Here's our summary of key economic events overnight that affect New Zealand, with news the price of gold is suddenly very volatile.
But first in Washington DC, the US Fed held all its monetary policy settings unchanged but said the resurgent virus is threatening their economic recovery from the first wave, and "will increase its holdings of Treasury securities and agency residential and commercial mortgage-backed securities at least at the current pace to sustain smooth market functioning". It was a Statement that didn't move financial markets, but it did move the gold market.
And in an update on Congressional action on extending the fiscal stimulus programs, both sides say they are far apart on any agreement. Congress ends the current session on August 7 after which the election campaign period formally begins.
In the real economy, American exports rose slightly in June from May in their usual seasonal shift, but are -24% lower year-on-year. American imports are down -13.5% year-on-year. The June 2020 merchandise trade deficit was -$74 bln compared to -$69 bln in June 2019. By any measure, their aggressive trade policies aren't working.
Improving however are US pending home sales in June, which were up +6.3% year-on-year suggesting the July levels will show increases too. The gains in the West are notable.
But American manufacturing is taking some heavy blows. Boeing said it would cut production of commercial jets even further and continue to shrink its workforce as the pandemic deepens its toll on aviation. And GE also said it is now losing huge money in its jet engine business.
But these negative earnings reports from these two bellwether companies hasn't hurt Wall Street today.
The S&P500 is up +1.3% in afternoon trade. That follows mixed and tame results in Europe overnight. Yesterday, Shanghai was up a very strong +2.0%, Hong Kong was up +0.5%, but Tokyo fell -1.2%. The ASX200 ended down -0.2%, while the NZX50 rose +0.2%.
In China, a surprise trade data revelation: China became a net steel importer in June for the first time since the last global recession in 2009, with imports from India, Japan, South Korea and Vietnam set for short term gains as demand overshoots supply in the rapidly recovering economy. China can't make enough steel for its own needs, it seems. No wonder the iron ore price just keeps on rising, up more than +40% so far in 2020. And that makes it difficult for China to 'punish' Australia for its foreign policy tensions.
In Australia, the steep fall in CPI inflation predicted happened, but just a whisker less than expected. They reported -1.9% deflation in June from the March quarter, and annual deflation of -0.3%. This was the largest quarterly fall ever in Australia. Since 1949, this was only the third time annual inflation has been negative. The previous times were in 1962 and 1997-98. The pandemic benefit of the public provision of free pre-school childcare was the main contributor, along with lower petrol prices. Without both they would have had a small amount of inflation. Food prices were up +4.1% pa in the year to June.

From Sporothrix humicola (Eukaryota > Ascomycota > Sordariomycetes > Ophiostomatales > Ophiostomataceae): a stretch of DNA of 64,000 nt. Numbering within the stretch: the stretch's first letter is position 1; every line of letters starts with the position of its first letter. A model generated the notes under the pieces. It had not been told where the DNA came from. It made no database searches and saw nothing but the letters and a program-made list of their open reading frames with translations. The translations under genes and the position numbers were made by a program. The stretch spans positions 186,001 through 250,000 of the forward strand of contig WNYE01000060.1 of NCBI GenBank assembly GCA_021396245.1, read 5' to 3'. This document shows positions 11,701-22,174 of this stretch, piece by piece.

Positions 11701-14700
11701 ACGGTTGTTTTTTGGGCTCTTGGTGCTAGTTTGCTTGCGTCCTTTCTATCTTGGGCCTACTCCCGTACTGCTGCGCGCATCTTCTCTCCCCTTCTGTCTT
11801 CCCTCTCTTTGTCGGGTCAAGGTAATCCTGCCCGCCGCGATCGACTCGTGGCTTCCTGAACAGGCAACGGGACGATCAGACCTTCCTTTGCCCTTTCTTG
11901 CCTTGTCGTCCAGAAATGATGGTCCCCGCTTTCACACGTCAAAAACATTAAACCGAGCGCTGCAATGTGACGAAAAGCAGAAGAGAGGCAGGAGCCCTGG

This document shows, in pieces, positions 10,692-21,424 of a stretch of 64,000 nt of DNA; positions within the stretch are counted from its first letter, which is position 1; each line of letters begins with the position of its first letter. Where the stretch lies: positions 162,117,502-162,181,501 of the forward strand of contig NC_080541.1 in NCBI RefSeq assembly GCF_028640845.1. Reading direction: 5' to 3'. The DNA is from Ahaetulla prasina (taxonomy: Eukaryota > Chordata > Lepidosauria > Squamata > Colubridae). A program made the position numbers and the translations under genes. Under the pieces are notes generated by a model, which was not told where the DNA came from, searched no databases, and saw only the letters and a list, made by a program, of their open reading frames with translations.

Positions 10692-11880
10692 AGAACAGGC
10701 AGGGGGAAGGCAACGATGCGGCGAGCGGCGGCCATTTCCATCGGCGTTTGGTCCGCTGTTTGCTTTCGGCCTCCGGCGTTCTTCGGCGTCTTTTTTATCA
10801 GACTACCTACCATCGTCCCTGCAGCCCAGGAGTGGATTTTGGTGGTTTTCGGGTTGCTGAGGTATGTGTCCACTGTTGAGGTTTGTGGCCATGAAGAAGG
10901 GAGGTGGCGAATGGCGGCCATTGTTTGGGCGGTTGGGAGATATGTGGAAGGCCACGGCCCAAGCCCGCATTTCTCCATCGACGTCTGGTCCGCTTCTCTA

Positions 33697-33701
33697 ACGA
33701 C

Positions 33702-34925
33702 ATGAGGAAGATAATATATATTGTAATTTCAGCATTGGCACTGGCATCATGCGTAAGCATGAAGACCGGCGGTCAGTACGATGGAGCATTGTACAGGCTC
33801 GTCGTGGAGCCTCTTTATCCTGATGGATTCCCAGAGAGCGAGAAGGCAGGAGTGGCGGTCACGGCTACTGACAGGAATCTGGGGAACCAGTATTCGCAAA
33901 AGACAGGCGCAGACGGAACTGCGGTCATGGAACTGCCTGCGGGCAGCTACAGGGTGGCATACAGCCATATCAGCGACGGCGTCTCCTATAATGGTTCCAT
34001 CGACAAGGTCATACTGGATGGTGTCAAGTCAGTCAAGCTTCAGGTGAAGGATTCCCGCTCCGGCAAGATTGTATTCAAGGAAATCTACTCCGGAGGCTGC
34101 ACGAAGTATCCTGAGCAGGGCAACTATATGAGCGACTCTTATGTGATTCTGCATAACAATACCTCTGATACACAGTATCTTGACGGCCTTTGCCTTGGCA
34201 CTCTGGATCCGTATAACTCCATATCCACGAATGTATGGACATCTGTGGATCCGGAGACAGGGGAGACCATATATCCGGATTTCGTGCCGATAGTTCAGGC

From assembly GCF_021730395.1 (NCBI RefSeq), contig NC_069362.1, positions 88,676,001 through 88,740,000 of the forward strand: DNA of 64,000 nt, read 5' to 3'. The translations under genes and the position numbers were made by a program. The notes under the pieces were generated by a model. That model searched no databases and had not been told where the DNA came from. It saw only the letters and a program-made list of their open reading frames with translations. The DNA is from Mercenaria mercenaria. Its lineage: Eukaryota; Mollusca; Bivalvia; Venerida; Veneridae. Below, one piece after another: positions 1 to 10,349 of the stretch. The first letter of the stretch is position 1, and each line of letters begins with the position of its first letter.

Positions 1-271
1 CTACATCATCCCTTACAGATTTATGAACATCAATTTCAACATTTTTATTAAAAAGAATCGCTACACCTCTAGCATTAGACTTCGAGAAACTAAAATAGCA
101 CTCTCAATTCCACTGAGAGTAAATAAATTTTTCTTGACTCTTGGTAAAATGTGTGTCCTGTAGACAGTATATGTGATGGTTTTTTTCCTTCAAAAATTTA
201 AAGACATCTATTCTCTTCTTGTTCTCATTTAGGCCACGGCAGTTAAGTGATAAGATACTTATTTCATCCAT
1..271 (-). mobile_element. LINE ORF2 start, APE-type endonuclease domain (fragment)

The international air cargo market is far, far healthier than the passenger market, but it has it's own steep decline to report. Overall aircargo volumes were down -19% in June from the same month in 2019 (which was a smaller decline than in May) and Asia/Pacific markets were down -20%. The smallest drop was in North America, down -9%.
The latest compilation of COVID-19 data is here. The global tally is 16,820,000 and that is up +280,000 since this time yesterday. Global deaths reported now exceed 662,000 (+7,000).
A quarter of all reported cases globally are in the US, which is up +65,000 from this time yesterday to 4,526,500. US deaths are now just over 153,000 and a death rate of 462/mln (+6/mln). And the number of people actively infected in the US rose +15,000 yesterday to 2,160,200.
In Australia, there have now been 15,582 cases reported, another +278 since this time yesterday, and still concentrated in Victoria but also small pockets in Sydney's suburbs. Their death count is up to 176 (+9). Their recovery rate has stayed at under 62%. There are now 5787 active cases in Australia (+81) and almost all are community transfer.
The UST 10yr yield is holding lower, at just on 0.58% (It has since fallen to 0.56%). Their 2-10 curve is unchanged at +45 bps. Their 1-5 curve is also little-changed at +13 bps, and their 3m-10yr curve is unchanged too at +49 bps. The Aussie Govt 10yr yield is unchanged at 0.88%. The China Govt 10yr is firmer, up +2 bps at 2.96%. But the NZ Govt 10 yr yield is lower and now at 0.83% after a -2 bps dip.
The gold price has pushed on up to yet another new all-time high of US$1,962/oz and a further gain of +US$8/oz for the day. And then after the US Fed announcements, it climbed further by another +US$14 to US$1,976/oz - and then promptly reversed itself. China announced measures to clamp down on precious metals speculation through leveraged transactions.
Oil prices are little-changed today. They are just on US$41/bbl in the US and the international price is just at US$43.50/bbl.
And the Kiwi dollar will also start today unchanged at 66.6 USc. Against the Australian dollar we are soft at 92.8 AUc. Against the euro we are also soft at 56.5 euro cents. That means our TWI-5 has slipped to 69.8 but still in the general range we have been in, all year.
The bitcoin price has risen again, up another +2.2% since this time yesterday to US$11,216. That has cumulated to be a +17% rise on one week. The bitcoin rate is charted in the exchange rate set below.
The easiest place to stay up with event risk today is by following our Economic Calendar here ».